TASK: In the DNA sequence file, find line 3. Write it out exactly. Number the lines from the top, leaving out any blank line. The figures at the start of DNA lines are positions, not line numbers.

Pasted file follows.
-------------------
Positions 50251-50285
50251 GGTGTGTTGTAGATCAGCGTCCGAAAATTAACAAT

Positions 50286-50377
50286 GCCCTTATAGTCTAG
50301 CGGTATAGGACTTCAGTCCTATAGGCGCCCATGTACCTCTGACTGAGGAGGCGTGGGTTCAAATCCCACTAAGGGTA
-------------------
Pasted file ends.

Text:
Positions 50286-50377